Time for a Mahrajan
Lebanese food and more at Middle Eastern festival
By Linda A. Thompson-Odum food@hippopress.com

Our Lady of the Cedars Melkite Greek Catholic church will offerf specialties from Lebanon and the Middle East at its annual Mahrajan on Saturday, Aug. 16, and Sunday, Aug. 17.

Father Thomas Steinmetz, a Manchester native, said the church has held the festival for 35 years. It was once just a small Sunday afternoon parish celebration, but it was soon expanded to a two-day open-to-the-public event as a way for the community to experience the church’s culture and beliefs.

“We have all kinds of Lebanese-style food and Middle Eastern food, plus hamburgers, hot dogs, and ice cream,” Father Steinmetz said. “It’s a blast.”

The Mahrajan (the Arabic word for festival) marks the yearly feast of the Dormition of the Mother of God, the patronal feast of the parish. It follows a two-week sacred period of prayer, fasting and good works devoted to Mary, the mother of Jesus. The church itself is Eastern Catholic, which means it is under the authority of the Pope, unlike Orthodox churches.

Featured foods will include lamb, beef and chicken kabobs, falafel (seasoned ground chickpeas shaped into balls and deep-fried) and tabbouleh (a salad of bulgur wheat mixed with chopped tomatoes, onion, parsley, mint, olive oil and lemon juice.) There will also be a pastry table with traditional Middle Eastern desserts.

The congregation prepares the food and runs the entire festival. Father Steinmetz’s favorite dish is the lamb kabobs. “They’re fantastic,” he said, and then noted that the festival is a great way for the public to try these regional specialties. “The food is much cheaper here than in a restaurant.”

There will also be Arabic music and dancing, a wine tasting with varieties from Lebanon and other world regions, a penny sale, and religious artifacts for sale. People are free to tour the church. For the kids, there will be lots of games and an inflatable slide.

The proceeds go to the church’s building fund. This year the money is earmarked to help with mortgage payments.

Admission and parking are free. Father Steinmetz estimated that about 2,000 people attend each year and guests may spend as much or as little as the wish. “If people just want to come in and enjoy the music, that’s fine with us,” he said. “Of course we want to make money for the church, but we are happy to put on the festival for the city’s people to come and have a fun day and learn something about the parish. Just come and have a good time.”


Greekfest 2008
Where: Assumption Greek Orthodox Church, 111 Island Pond Road, Manchester, 623-2045, www.assumptionchurchmanchesternh.org
When: Saturday, Aug. 16, from 11 a.m. to 9 p.m.; and Sunday, Aug. 17, from 11 a.m. to 8 p.m. Admission and parking are free.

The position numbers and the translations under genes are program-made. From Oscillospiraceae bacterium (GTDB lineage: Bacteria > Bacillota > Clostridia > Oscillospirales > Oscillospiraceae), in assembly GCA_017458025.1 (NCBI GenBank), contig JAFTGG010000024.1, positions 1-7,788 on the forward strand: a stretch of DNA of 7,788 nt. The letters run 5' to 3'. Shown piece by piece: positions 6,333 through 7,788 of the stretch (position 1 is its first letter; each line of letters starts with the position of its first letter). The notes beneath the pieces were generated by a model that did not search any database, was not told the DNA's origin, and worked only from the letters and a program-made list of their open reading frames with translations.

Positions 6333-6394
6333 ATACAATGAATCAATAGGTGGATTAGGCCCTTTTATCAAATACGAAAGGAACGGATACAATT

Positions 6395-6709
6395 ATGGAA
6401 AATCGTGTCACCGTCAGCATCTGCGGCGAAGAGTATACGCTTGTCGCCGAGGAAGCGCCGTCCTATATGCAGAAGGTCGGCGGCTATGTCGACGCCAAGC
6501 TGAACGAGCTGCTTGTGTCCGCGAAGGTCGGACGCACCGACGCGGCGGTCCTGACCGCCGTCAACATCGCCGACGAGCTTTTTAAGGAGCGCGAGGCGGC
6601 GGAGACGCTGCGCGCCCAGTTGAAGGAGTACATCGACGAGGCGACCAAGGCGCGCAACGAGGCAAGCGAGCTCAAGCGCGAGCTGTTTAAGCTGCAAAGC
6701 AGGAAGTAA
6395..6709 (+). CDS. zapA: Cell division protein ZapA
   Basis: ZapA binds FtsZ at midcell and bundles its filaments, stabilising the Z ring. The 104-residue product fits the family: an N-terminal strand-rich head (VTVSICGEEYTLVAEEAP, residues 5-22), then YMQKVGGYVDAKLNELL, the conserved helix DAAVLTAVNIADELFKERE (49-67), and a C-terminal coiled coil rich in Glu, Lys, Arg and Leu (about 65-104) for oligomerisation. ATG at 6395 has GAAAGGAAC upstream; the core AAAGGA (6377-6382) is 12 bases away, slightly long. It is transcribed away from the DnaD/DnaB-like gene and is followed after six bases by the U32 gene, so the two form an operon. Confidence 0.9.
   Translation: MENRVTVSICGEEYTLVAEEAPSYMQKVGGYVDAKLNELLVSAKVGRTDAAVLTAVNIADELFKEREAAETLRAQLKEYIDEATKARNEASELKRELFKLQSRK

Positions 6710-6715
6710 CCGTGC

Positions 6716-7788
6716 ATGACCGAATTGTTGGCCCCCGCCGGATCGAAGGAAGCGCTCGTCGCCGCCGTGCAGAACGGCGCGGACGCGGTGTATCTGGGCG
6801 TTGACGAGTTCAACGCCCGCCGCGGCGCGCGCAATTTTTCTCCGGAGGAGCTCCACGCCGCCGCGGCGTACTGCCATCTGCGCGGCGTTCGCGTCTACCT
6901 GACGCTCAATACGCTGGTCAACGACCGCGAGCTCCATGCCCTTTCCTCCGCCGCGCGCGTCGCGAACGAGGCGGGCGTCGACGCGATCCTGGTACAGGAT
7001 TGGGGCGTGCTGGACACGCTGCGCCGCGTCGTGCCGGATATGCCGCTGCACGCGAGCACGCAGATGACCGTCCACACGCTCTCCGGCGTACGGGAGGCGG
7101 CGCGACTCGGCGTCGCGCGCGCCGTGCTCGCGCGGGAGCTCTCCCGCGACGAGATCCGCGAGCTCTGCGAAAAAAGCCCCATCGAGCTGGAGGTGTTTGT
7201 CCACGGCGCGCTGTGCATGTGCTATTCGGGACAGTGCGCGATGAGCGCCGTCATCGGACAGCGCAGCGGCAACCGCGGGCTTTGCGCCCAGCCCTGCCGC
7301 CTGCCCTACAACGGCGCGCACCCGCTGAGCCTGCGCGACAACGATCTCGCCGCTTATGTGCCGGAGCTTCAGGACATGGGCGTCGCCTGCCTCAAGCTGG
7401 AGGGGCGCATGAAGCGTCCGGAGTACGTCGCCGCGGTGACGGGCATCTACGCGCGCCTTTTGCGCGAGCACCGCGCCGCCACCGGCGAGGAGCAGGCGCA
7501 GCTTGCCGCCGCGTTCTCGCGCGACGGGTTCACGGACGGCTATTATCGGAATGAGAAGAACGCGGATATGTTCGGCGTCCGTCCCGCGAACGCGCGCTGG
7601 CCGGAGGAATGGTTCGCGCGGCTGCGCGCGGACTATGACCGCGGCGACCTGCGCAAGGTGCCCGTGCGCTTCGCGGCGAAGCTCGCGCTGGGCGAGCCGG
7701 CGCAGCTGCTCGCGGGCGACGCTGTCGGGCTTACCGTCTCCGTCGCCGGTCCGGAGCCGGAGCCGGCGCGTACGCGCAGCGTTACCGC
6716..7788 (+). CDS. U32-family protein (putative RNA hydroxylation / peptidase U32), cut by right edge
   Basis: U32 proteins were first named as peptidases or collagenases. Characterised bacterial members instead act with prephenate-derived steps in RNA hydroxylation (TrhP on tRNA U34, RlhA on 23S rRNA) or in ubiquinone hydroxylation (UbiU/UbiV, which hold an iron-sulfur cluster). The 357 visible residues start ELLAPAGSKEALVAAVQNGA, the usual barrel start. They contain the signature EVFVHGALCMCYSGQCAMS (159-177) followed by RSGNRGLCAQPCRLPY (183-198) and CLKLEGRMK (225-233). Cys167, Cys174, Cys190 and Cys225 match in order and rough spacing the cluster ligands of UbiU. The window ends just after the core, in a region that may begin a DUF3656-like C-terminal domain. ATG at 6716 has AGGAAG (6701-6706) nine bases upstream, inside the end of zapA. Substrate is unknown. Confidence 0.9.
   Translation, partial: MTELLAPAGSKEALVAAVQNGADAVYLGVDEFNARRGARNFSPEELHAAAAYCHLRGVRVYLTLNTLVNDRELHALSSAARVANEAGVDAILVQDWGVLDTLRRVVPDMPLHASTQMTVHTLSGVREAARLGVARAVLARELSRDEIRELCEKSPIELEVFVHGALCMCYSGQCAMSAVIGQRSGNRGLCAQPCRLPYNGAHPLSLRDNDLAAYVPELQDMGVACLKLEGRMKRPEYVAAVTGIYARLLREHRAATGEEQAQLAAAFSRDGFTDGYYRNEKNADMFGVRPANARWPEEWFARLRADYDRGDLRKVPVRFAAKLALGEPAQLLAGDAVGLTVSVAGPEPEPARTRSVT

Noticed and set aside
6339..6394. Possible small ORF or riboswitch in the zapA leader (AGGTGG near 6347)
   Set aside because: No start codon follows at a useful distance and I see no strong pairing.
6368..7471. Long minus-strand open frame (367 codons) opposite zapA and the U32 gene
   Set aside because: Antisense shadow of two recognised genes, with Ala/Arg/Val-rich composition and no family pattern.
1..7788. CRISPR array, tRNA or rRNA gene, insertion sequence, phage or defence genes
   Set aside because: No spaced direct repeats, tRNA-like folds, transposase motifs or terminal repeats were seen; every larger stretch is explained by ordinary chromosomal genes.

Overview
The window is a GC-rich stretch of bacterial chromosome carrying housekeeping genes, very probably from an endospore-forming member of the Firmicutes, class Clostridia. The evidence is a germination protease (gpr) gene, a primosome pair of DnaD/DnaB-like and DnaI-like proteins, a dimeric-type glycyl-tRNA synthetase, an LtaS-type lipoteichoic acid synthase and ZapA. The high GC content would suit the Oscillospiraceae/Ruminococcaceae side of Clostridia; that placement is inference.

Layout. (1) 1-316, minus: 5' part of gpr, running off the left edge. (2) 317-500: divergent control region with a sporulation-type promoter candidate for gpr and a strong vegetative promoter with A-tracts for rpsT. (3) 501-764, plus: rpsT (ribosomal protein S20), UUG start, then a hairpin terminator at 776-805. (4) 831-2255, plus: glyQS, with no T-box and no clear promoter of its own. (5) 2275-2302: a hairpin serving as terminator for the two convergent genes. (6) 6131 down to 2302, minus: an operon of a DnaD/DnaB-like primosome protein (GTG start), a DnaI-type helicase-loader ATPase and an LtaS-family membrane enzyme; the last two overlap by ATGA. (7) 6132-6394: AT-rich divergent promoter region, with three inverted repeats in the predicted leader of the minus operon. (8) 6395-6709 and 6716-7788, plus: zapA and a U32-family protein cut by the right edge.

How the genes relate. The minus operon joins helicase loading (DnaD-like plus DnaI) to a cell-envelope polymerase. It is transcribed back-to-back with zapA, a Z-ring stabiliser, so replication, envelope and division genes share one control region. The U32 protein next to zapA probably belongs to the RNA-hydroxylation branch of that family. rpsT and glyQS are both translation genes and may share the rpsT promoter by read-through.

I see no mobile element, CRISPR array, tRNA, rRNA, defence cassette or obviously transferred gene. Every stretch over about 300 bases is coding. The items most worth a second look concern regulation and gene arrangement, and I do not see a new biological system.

Eat greek
Finikia (Honey-Dipped Cookies)
Recipe courtesy of Assumption Greek Orthodox Church
For cookies:
½ lb. unsalted butter
1 cup vegetable oil
1 cup sugar
1 cup orange juice
2 egg yolks
1 ounce Metaxa or brandy
2 teaspoons baking powder
1/3 teaspoon baking soda
¼ teaspoon salt
7 to 8 cups flour
Cream butter and sugar. Add remaining ingredients. Knead until mixture forms a ball and leaves sides of bowl, adding enough flour to make a soft cookie dough. Pinch off small pieces of dough, flatten in the palm of your hand, and roll into oval shapes. Bake on ungreased cookie sheet at 375 degrees for 25 minutes. Let cookies cool.
For syrup:
4 cups sugar
4 cups water
1 cup honey
For topping:
1½ cups ground walnuts
1 teaspoon cinnamon
2 tablespoons sugar
To make syrup, boil sugar and water for 10 to 15 minutes. Add honey and cook for 5 more minutes. Dip cooled cookies into hot syrup. Remove cookies with slotted spoon and set aside. Roll cookies in topping mixture of walnuts, cinnamon and sugar.

Latino Fest
Where: Veteran’s Park on Elm Street in Manchester
When: Saturday, Aug. 16, from noon to 8 p.m. More info: Admission is free. See www.latinosunidosnh.org.

Mahrajan
Where: Our Lady of the Cedars, 140 Mitchell St., Manchester (corner of Calef Road), 623-8944, www.ourladyofcedars.org
When: Saturday, Aug. 16, from 1 to 10 p.m.; Sunday, Aug. 17, from 1 to 7 p.m.


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7/10/2008 Pupusas, cervesa y batidos
7/03/2008 3C's Cafe opens in Highlander Inn
6/26/2008 Oh, tartar sauce!
6/19/2008 From farm to grill
6/12/2008 450 pounds of lamb
6/5/2008 Travel the culinary world at BVI
5/29/2008 Chocolate throwdown
5/22/2008 Hit the road for some Yum-Yum
5/15/2008 Local, gluten-free and ready made
5/8/2008 The return of brownies and pasta
5/1/2008 Have a fiesta
4/24/2008 Noshing and shopping
4/17/2008 Celebrating with Greek eats
4/10/2008 Drive-ins open for the season
4/3/2008 Noshing for a cause
3/20/2008 The Easter Bunny brings dinner
3/13/2008 The Irish Spirit
3/6/2008 The sweet season
2/28/2008 Cambodian (or Italian) made easy
2/21/2008 Fresh fish comes to Nashua
2/14/2008 Hearts and fibers
2/7/2008 A romantic dinner for two
1/31/2008 Celebrate Mardi Gras
1/24/2008 Morroccan in Milford
1/17/2008 The chef is inn
1/10/2008 Italian street food in NH
1/10/2008 The contorni approach
1/3/2008 Like Disneyland for foodies
12/27/2007 More food and wine events, a menu for the bar
12/20/2007 Lots of dough
12/13/2007 Gifts for gourmands
12/6/2007 Making spirits really bright
11/22/2007 Just don't ask them to cook
11/15/2007 Easy as pie
11/8/2007 Italian eats, bistro style
11/1/2007 Bringing Italia to New Hampshire
10/25/2007 Trick or treat, the grown-up version
10/18/2007 Shop where the pros go
10/11/2007 Enjoy apple season from orchard to plate
10/04/2007 Tradition on the menu
9/27/2007 Meet your pig
9/20/2007 In search of the right meat
9/20/2007 Vegan blogger branches out
9/13/2007 Get ready to eat